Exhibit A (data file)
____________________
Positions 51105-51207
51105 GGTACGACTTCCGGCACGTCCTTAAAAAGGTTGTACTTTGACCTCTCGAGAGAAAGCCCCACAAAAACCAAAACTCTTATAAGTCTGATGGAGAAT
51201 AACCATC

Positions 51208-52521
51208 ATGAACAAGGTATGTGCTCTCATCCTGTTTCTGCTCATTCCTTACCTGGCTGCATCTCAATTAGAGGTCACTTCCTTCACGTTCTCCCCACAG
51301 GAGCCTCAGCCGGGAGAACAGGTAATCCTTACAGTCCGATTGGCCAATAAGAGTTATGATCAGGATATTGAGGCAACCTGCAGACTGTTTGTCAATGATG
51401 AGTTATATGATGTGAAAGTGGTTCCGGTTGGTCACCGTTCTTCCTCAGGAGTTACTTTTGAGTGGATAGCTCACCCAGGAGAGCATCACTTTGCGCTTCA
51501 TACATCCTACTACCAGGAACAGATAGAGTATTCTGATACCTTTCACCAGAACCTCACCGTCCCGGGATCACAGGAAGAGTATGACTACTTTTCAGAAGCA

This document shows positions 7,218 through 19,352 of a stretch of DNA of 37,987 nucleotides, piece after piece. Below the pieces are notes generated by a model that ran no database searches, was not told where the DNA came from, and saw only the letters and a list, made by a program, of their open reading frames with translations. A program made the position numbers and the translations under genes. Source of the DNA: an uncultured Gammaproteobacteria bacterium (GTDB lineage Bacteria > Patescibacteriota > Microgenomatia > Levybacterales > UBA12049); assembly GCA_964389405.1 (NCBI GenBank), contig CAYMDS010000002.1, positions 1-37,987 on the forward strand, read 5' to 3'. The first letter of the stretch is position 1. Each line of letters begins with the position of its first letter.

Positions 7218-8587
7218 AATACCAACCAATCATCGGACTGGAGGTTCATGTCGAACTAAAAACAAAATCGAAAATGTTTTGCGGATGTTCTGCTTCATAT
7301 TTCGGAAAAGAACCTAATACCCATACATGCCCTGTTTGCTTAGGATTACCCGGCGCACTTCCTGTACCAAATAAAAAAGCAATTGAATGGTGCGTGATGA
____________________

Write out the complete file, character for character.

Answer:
Positions 51105-51207
51105 GGTACGACTTCCGGCACGTCCTTAAAAAGGTTGTACTTTGACCTCTCGAGAGAAAGCCCCACAAAAACCAAAACTCTTATAAGTCTGATGGAGAAT
51201 AACCATC

Positions 51208-52521
51208 ATGAACAAGGTATGTGCTCTCATCCTGTTTCTGCTCATTCCTTACCTGGCTGCATCTCAATTAGAGGTCACTTCCTTCACGTTCTCCCCACAG
51301 GAGCCTCAGCCGGGAGAACAGGTAATCCTTACAGTCCGATTGGCCAATAAGAGTTATGATCAGGATATTGAGGCAACCTGCAGACTGTTTGTCAATGATG
51401 AGTTATATGATGTGAAAGTGGTTCCGGTTGGTCACCGTTCTTCCTCAGGAGTTACTTTTGAGTGGATAGCTCACCCAGGAGAGCATCACTTTGCGCTTCA
51501 TACATCCTACTACCAGGAACAGATAGAGTATTCTGATACCTTTCACCAGAACCTCACCGTCCCGGGATCACAGGAAGAGTATGACTACTTTTCAGAAGCA

This document shows positions 7,218 through 19,352 of a stretch of DNA of 37,987 nucleotides, piece after piece. Below the pieces are notes generated by a model that ran no database searches, was not told where the DNA came from, and saw only the letters and a list, made by a program, of their open reading frames with translations. A program made the position numbers and the translations under genes. Source of the DNA: an uncultured Gammaproteobacteria bacterium (GTDB lineage Bacteria > Patescibacteriota > Microgenomatia > Levybacterales > UBA12049); assembly GCA_964389405.1 (NCBI GenBank), contig CAYMDS010000002.1, positions 1-37,987 on the forward strand, read 5' to 3'. The first letter of the stretch is position 1. Each line of letters begins with the position of its first letter.

Positions 7218-8587
7218 AATACCAACCAATCATCGGACTGGAGGTTCATGTCGAACTAAAAACAAAATCGAAAATGTTTTGCGGATGTTCTGCTTCATAT
7301 TTCGGAAAAGAACCTAATACCCATACATGCCCTGTTTGCTTAGGATTACCCGGCGCACTTCCTGTACCAAATAAAAAAGCAATTGAATGGTGCGTGATGA